Estimates show that 1 in 44 in men aged 40-59 years and 1 in 7 in men aged 60-79 years will develop prostate cancer. The risk increases with age, and the risk for African-Americans is 1.5 times greater than other ethnic groups. Elevated PSA levels are associated with localized and advanced prostate cancer, though the effectiveness of blood testing has been questioned in past studies. A combination of current screening methods and biopsy continue to be the best recommendations for early detection.

According to the National Cancer Institute, “in 2007, an estimated 220,000 men will be newly diagnosed with prostate cancer in the United States and about 28,000 men will die from the disease."A focus on prevention includes awareness of family history and lifestyle modification for prevention. Data from the Health Professionals Follow-Up Study, performed on men age 40 to 75, showed that consuming a lycopene rich diet can reduce the risk of prostate cancer by 35%, and decrease the chance of advanced prostate cancer by 54%. Tomato sauce is rich in lycopenes. Men who consumed two servings a week reduced their chances of developing prostate cancer by 23%. Tomato sauce consumption also helped the spread of prostate cancer by 35%. Lycopene supplements were not shown to produce the same results, making whole food choices our best option for disease prevention. A recent study shows that Vitamin E, Beta Carotene or Vitamin A supplements can have an adverse effect on your health, accelerating the growth of cancer and contributing to poor cardiovascular health.

Know your family history and take your risk factors seriously. Engage in regular exercise to keep your weight stable. The link to obesity and many forms of cancers remains the subject of considerable study.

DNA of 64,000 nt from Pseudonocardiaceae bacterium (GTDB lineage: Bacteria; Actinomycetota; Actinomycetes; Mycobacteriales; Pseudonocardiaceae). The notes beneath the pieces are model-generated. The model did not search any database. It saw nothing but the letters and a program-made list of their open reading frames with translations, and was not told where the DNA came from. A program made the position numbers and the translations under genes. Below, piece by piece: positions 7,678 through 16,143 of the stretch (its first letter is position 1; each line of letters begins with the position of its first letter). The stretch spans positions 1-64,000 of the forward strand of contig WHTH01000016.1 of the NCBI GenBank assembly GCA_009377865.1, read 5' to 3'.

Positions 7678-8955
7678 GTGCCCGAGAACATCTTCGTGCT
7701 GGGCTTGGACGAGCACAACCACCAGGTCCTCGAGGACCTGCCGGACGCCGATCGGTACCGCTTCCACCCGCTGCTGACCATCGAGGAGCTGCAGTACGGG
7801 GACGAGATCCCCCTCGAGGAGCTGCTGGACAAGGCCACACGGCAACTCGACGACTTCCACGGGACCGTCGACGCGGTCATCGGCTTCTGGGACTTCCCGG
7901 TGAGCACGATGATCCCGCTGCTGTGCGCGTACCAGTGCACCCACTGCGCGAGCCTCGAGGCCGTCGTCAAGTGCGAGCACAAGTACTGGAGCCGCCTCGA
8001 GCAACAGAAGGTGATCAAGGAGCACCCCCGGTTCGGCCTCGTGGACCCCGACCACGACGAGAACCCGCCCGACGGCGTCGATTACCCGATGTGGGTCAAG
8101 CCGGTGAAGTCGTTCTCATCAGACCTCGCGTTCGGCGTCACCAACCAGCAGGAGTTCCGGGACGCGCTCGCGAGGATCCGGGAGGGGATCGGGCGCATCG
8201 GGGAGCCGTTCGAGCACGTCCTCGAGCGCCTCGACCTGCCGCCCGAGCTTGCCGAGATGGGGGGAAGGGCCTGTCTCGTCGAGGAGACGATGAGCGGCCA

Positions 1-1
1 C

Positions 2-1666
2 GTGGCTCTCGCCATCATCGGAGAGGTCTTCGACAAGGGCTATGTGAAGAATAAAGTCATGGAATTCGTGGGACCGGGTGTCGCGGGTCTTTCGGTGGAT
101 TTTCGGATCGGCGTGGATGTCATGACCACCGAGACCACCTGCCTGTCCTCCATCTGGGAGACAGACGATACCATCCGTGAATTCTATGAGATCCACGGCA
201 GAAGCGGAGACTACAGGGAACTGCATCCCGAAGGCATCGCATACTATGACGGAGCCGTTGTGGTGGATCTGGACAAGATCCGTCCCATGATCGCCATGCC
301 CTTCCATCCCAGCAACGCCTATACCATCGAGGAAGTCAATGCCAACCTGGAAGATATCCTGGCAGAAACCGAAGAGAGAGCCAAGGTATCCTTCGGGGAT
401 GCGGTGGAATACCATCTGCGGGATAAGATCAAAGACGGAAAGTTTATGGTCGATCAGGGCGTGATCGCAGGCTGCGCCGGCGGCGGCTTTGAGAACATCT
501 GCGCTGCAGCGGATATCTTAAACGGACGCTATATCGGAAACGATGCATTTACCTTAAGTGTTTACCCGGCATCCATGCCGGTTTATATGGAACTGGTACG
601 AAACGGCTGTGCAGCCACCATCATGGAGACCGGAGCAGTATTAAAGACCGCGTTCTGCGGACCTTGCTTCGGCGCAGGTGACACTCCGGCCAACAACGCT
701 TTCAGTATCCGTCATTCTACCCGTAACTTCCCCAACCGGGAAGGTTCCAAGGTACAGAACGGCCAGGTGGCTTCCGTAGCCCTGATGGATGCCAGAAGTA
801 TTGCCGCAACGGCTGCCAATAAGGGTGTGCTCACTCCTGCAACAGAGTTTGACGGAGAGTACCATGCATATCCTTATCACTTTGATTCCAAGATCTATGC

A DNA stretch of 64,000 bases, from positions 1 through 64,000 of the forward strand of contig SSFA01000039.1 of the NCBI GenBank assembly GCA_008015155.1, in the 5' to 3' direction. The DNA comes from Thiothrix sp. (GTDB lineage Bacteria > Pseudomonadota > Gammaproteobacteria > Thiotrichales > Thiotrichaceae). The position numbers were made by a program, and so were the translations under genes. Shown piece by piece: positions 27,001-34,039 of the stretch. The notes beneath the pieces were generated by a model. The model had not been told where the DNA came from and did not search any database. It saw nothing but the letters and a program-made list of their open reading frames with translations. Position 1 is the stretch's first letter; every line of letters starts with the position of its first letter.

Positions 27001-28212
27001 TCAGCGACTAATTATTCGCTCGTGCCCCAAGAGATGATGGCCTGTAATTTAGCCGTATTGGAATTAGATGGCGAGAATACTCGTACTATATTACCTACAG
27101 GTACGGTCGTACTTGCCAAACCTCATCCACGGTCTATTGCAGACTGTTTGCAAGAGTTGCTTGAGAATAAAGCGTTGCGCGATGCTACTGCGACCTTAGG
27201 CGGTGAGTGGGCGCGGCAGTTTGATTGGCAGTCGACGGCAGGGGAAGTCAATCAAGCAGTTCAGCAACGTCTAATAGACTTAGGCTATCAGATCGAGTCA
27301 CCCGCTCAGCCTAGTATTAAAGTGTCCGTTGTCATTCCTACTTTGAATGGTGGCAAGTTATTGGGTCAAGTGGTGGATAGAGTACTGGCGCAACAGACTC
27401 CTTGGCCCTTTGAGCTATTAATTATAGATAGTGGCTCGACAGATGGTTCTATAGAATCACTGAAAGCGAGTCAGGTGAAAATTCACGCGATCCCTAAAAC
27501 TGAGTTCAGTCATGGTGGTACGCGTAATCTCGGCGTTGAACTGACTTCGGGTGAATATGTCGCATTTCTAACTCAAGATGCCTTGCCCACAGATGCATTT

Researchers continue to gain more insight into the mechanisms of prostate cancer. Prevention is your primary defense. Unfortunately, evidence shows that routine screening may cause more harm than good in causing unnecessary anxiety, leading to biopsies that carry genuine risks, including the chance of erectile dysfunction. The evidence just doesn’t support the benefits of routine screening for prostate cancer, though it is the best tool we have, nor has routine screening shown a decline in the incidence of prostate cancer deaths. You should discuss with your doctor the statistics related to false positive PSA testing, and enlist the help of your healthcare provider when making decisions about biopsy.

Early aggressive treatment still provides the best outcomes. Advances in the development of a prostate cancer vaccine should be viewed as nothing short of fantastic, given the current challenges of early detection. We can also hope the findings will lead to new ways to prevent and treat other forms of cancer.

If you are treating or know someone who is suffering from prostate cancer, and are interested in participating in the vaccine study, you can find more information at

Sources: American Urological Association (AUA) 2008 Annual Meeting: Abstract 526. Presented May 18, 2008. ◦